Killer chart: OC’s middle class crunch …

Yesterday’s post recapped articles from the NYT and WSJ that made a common, largely unrecognized point:

The expansion of “free” and near-free healthcare to approximately 15 million currently uninsureds (out of about 45 million uninsured citizens) is – to a large extent – being funded by the working middle class.

Case in point: the net insurance premiums paid after subsidies on the Obama Exchanges.

Using the Kaiser Foundation subsidy calculator , I picked off the net premiums for single, non-smoking 25 year olds across a range of incomes … and calculated the net premium as a percentage of income.

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Here are the fundamental takeaways …

 

Many 25 year olds aren’t represented – those who are covered by employer plans and  “adult-children” covered by parents’ employer-provided insurance.

For them, coverage is free if there are siblings already on the plan … parents pay an added premium if this adult-child is the only child on the plan.

Regardless, it’s safe to assume the these covered adult-children are from middle class families.

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It takes $15,000 to even make the chart.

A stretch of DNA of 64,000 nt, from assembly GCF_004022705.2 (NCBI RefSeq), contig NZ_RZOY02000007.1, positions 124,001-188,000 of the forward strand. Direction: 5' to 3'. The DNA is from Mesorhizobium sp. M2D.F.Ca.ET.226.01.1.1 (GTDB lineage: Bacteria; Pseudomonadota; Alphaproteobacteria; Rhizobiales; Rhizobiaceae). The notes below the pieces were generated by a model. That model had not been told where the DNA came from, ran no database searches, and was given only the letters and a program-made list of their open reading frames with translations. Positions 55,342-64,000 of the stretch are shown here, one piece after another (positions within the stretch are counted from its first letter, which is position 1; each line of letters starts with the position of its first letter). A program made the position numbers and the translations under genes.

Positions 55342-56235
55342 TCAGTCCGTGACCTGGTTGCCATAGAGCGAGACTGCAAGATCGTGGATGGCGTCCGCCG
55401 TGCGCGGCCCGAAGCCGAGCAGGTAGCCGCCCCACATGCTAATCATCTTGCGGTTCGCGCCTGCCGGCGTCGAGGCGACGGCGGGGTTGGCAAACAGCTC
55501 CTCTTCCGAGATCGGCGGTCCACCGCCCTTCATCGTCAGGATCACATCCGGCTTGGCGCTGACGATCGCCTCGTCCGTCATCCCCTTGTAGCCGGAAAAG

Why?

Anything less is covered by the extended Medicaid provisions of the law.

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Net premiums increase quickly as a percentage of income.

Over 4% @ $20,000 …. peaking over 8% at about $30,000 when the subsidy is totally phased out and a full premium is paid … then tailing off as the full premium becomes a lesser percentage of larger incomes.

Bottom line: it’s the individuals earning between $20,000 and $70,000 who get hammered.

Low incomes are mitigated by subsidies … high incomes have more financial wherewithal … it’s the folks stick in the middle who get hammered.

No wonder that young healthies who are earning middle incomes aren’t flocking to the ObamaCare Exchanges.

It’s not economically rational to allocate 8% of relatively modest incomes to something that you don’t think you need.

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Data for a 25 year old, non-smoking individual … obtained from the Kaiser Foundation subsidy calculator

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